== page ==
“Another pillar is ‘influence’ and we work very closely with the Security Industry Authority, The Security Commonwealth and many other organisations worldwide to collaborate on this important aspect. In recent years, we have seen an upskilling of many licence linked qualifications – with Close Protection ongoing – however, the perception of these dedicated people is still misunderstood. By changing the ways in which frontline officers are viewed, we will, in my opinion, see standards and salaries improve across the industry so that security careers become more desirable.”
Further demonstrating how the organisation is professionalising the industry, The Security Institute’s Next Generation In Security youth engagement initiative – which was launched in partnership with the EY Foundation – ran a ‘Secure Futures’ programme; this was a ten-month employability programme which was completed by 22 teenagers from lower income backgrounds. The programme saw 22, 16-18-year-olds undertake two, week-long hybrid learning courses which looked at employment skills and career opportunities within the industry. For 2022, The Security Institute already has a confirmed 25 teens enrolled and fully funded.
Mounfield adds: “The understanding gained by these teenagers at the end of the two weeks was remarkable. Not only did the knowledge of what careers were available in the security industry sink in, but they developed practical skills and confidence along the way. Of the 22 that completed these courses, over 60% were girls and over 80% of the total were from ethnic minority backgrounds. These participants go on to a ten-month mentoring programme with the business that sponsored them.
“In 2021, we also achieved an Employee Recognition Scheme ‘Silver Award’ under the Armed Forces Covenant and, in 2022, we will be submitting our gold level application. This is all about highlighting the skills that come from the armed forces to show people from these backgrounds how their skills are transferrable. For people like me, who may have been in the military from when they were very young, this is not always recognised at first glance.”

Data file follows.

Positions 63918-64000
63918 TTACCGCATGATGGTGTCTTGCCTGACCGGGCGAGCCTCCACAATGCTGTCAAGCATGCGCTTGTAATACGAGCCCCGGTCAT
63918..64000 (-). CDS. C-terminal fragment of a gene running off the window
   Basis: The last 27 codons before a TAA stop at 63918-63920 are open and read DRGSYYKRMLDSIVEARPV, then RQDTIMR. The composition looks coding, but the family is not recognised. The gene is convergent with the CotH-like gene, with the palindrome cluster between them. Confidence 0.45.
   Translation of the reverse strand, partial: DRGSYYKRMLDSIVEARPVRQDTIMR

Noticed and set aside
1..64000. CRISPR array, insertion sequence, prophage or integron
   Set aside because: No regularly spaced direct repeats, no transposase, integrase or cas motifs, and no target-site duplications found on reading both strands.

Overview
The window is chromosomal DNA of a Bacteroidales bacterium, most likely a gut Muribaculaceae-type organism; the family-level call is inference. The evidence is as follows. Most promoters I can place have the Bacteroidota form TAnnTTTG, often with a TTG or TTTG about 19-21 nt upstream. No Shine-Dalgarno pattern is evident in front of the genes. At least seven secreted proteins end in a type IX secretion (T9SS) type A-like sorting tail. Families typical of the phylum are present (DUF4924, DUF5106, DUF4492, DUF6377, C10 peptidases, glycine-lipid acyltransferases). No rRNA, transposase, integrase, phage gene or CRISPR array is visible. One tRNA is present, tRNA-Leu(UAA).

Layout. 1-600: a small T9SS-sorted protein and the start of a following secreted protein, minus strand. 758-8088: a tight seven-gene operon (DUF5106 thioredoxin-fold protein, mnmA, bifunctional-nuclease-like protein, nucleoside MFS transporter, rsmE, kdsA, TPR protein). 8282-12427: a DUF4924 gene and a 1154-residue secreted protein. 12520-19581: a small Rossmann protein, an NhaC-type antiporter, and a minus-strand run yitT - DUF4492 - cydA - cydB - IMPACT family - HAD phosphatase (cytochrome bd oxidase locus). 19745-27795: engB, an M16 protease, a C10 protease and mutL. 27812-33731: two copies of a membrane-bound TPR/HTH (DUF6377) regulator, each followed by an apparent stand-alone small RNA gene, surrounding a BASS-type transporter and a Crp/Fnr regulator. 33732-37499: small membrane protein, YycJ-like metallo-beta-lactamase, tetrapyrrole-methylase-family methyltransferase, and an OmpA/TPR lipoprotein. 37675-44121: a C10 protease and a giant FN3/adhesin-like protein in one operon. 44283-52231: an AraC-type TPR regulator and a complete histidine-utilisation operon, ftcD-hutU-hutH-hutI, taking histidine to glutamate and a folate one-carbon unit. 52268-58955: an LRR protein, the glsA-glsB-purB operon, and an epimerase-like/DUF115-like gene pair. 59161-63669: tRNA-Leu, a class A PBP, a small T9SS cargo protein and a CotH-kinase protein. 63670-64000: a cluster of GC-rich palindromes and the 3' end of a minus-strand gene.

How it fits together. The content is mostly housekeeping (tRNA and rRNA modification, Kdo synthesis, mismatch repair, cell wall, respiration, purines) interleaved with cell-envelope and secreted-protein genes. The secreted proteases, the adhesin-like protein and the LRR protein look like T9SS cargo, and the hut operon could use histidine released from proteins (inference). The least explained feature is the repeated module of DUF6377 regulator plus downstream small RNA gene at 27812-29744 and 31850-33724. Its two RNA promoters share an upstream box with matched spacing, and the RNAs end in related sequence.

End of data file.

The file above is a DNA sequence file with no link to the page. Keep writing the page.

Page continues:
Representing the industry
With the past two years putting an emphasis on the importance of knowledge sharing and collaboration, The Security Institute’s 16 Special Interest Groups are a go-to for thought-leadership conversation. Led by experts in their fields who represent the interests of the wider community, one Special Interest Group which developed massively in 2021 was the Rainbow Community run by Mel Hipwood MSyl and Satia Rai MSyl. Mounfield reflects on this success: “We will be parading pride in 2022 and it is critical that we, as an organisation, lead from the front so that the industry can hear the voices of the under-represented.
“It is vital that people in these groups are no longer left in the shadows. The beauty of The Security Institute is that we get to work with leaders from a variety of backgrounds that do many of the things they do for purely altruistic purposes. People in security have an instinct to serve – just like nurses, teachers and police officers, they have an inherent desire to give back and to offer something of genuine value.
“The industry is dominated by ex-military and ex-police and, whilst there will always be a need for this, if we want diversity and inclusion to be at the heart of the way in which we move forward as we look at countering new and emerging threats, we need to have people with different voices and experiences involved. You cannot just expect five people selected from the same economic background and of the same race and age to form a perspective that is inclusive of everybody’s challenges and opinions.”
Similar to last year, the roadmap for The Security Institute in 2022 is built on its five pillars and Mounfield is rightly confident that these mirror what the industry needs to be thinking about as it looks to the next 12 months. “Being agile is going to be key and we as an organisation need to reflect the needs of the industry,” he concludes. “Just as there is plenty to look forward to, there is certainly a lot to look back on with pride and build on.
“I think a risk-based approach to security is becoming more commonplace instead of just putting a fence round something to try and secure it. As a result, the way costs are put aside for security may differ significantly and I therefore see in the future that security leaders need to speak the language of business better. Just as Transport for London were reluctant to put a ballistic film on their tube trains until they discovered it was also graffiti-proof, we need to continue finding ways of adding value to security and the services we provide.”
The Security Institute is the largest professional membership body for security professionals in the UK with over 4,100 members to date. To find out more information about the work that Rick Mounfield and the team are doing, visit: https://security-institute.org/
This article was originally published in the February edition of Security Journal UK. To read your FREE digital edition, click here.